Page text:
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|Title: ||Antifouling compounds from the sponge-associated marine bacterium winogradskyella poriferorum|
|Authors: ||Dash, Swagatika|
|Issue Date: ||2011 |
|Abstract: ||Biofouling, the undesired colonization of submerged surfaces by aquatic organisms, is a major problem for all marine industries; hence, substantial resources are now directed towards finding natural anti-foulants. In this study, I screened 7 novel sponge-associated marine bacterial extracts for their anti-bacterial and anti-larval-settlement activity to search for non-toxic or less toxic bioactive anti-foulants. The organic extracts of one of the bacterial species studied, Winogradskyella poriferorum, effectively inhibited both the larval settlement of two model macrofouling organisms—Hydroides elegans and Balanus amphitrite — and the biofilm formation of two test bacterial species. Then, I investigated the combined effects of 4 factors (pH, salinity, temperature and agitation) on the growth, secondary metabolite profile, and bioactivity of W. poriferorum using the Box-Behnken design. My results indicated the optimal culture conditions with respect to bacterial bioactivity as pH of 8, salinity of 35ppt, temperature of 30 °C, and agitation at 188 RPM. In order to purify and identify the active components present in the extract, I fermented W. poriferorum on a large scale under optimal conditions and systematically separated the crude extracts using bioassay- guided fractionation. I purified and characterized a group of bioactive yet non-toxic poly-ethers with EC50 < 20 μgml-1 from these extracts. I also studied the natural course of production of these poly-ethers using nuclear magnetic resonance spectroscopy.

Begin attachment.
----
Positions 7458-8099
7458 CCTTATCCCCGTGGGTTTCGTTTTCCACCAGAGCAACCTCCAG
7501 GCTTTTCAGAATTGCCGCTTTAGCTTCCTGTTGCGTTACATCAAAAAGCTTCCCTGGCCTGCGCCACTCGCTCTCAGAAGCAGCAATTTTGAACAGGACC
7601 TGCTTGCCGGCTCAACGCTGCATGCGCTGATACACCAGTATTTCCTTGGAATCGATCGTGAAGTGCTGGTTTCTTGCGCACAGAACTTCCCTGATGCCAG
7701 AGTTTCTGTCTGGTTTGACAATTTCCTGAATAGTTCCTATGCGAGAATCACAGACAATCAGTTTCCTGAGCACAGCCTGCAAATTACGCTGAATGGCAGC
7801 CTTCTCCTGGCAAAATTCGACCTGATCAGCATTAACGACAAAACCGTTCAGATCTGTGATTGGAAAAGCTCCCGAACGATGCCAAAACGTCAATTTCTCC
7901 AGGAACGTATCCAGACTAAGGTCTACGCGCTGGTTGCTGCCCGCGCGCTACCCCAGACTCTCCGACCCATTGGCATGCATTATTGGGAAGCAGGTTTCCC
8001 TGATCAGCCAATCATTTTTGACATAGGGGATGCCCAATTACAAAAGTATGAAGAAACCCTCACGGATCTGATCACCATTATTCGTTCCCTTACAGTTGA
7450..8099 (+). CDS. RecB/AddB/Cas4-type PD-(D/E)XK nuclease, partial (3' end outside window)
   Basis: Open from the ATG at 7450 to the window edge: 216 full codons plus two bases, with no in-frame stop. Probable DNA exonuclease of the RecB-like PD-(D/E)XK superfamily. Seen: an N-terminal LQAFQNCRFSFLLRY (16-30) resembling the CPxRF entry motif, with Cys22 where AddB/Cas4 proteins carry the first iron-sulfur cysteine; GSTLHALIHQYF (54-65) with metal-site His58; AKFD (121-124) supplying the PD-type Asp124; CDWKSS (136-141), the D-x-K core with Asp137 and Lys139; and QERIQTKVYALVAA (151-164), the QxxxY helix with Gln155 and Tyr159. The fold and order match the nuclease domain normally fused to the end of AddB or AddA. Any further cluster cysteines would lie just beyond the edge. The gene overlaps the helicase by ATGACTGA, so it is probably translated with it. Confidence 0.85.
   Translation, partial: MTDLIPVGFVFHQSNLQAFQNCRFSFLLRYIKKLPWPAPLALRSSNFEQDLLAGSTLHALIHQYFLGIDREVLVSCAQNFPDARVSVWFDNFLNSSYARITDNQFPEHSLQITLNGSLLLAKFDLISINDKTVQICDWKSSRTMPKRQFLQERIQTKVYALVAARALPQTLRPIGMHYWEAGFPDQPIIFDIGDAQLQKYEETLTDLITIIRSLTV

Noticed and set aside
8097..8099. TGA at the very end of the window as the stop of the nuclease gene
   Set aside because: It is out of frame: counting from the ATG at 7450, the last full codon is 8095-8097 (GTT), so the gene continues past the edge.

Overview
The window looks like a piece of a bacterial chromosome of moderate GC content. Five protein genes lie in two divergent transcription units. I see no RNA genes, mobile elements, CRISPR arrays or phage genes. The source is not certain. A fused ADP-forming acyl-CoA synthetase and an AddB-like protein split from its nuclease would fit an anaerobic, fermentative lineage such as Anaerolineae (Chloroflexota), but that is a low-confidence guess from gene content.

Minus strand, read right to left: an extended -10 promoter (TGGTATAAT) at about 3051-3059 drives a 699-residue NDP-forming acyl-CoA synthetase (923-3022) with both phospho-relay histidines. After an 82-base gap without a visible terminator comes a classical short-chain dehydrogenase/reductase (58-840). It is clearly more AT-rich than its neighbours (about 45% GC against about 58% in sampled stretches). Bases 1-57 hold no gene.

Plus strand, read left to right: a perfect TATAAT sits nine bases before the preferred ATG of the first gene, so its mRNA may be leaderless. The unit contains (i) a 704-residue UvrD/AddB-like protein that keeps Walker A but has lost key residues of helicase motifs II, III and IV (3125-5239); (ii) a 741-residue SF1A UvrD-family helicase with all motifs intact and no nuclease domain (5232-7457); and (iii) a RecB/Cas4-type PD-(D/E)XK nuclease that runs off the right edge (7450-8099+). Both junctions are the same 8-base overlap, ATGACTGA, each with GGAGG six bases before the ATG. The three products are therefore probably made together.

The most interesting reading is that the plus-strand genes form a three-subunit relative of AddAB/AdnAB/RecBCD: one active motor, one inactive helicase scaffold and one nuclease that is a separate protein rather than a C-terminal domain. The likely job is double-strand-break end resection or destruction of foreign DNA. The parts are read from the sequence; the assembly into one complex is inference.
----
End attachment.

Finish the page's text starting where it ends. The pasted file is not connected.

In order to understand how the poly-ethers inhibit biofilms, I studied the effect of one of the most active poly-ether on the biofilm formation of a marine biofilm isolate Vibrio sp. 010. Flow cytometry analysis showed that cell viability could not completely explain the differential biofilm formation. Therefore, I explored the biochemical changes occurring during the process based on metabolome and proteome profiling. The metabolites were profiled by ultra performance liquid chromatography-mass spectrometry (UPLC-MS) analysis followed by unsupervised principal component analysis (PCA) of the chromatograms, which statistically narrowed down the differentially expressed metabolites to tri-peptides, fatty acids and quorum sensing molecules. The 2D-gel based proteome analysis showed 50 up-regulated proteins and 9 down-regulated proteins in the treated biofilms. Mass spectrometric analysis of the spots revealed the differential expression of proteins related to the production of exopolymeric substances. In order to study the effect of this poly-ether on the macrofouler B.amphitrite, I challenged their competent cyprids with the active poly-ether B. Substantial changes in protein expression and phosphorylation status were observed. Interestingly, most of the differentially phosphorylated proteins and differentially expressed proteins identified by MS were relevant to oxidative stress, corroborating the involvement of redox pathway proteins in larval settlement.
The findings of this thesis showed that 1) sponge-associated bacteria are indeed a good source of compounds with interesting bioactive potential; 2) the isolated poly-ethers are highly active and non- toxic, hence acceptable for different industrial applications; 3) the inhibition of microfouling and macrofouling by these poly-ethers is through the modulation of reduction-oxidation pathway proteins.|
|Description: ||Thesis (Ph.D.)--Hong Kong University of Science and Technology, 2011|
xvi, 173 p. : ill. (some col.) ; 30 cm
HKUST Call Number: Thesis ENVR 2011 Dash
|Appears in Collections:||ENVR Doctoral Theses|
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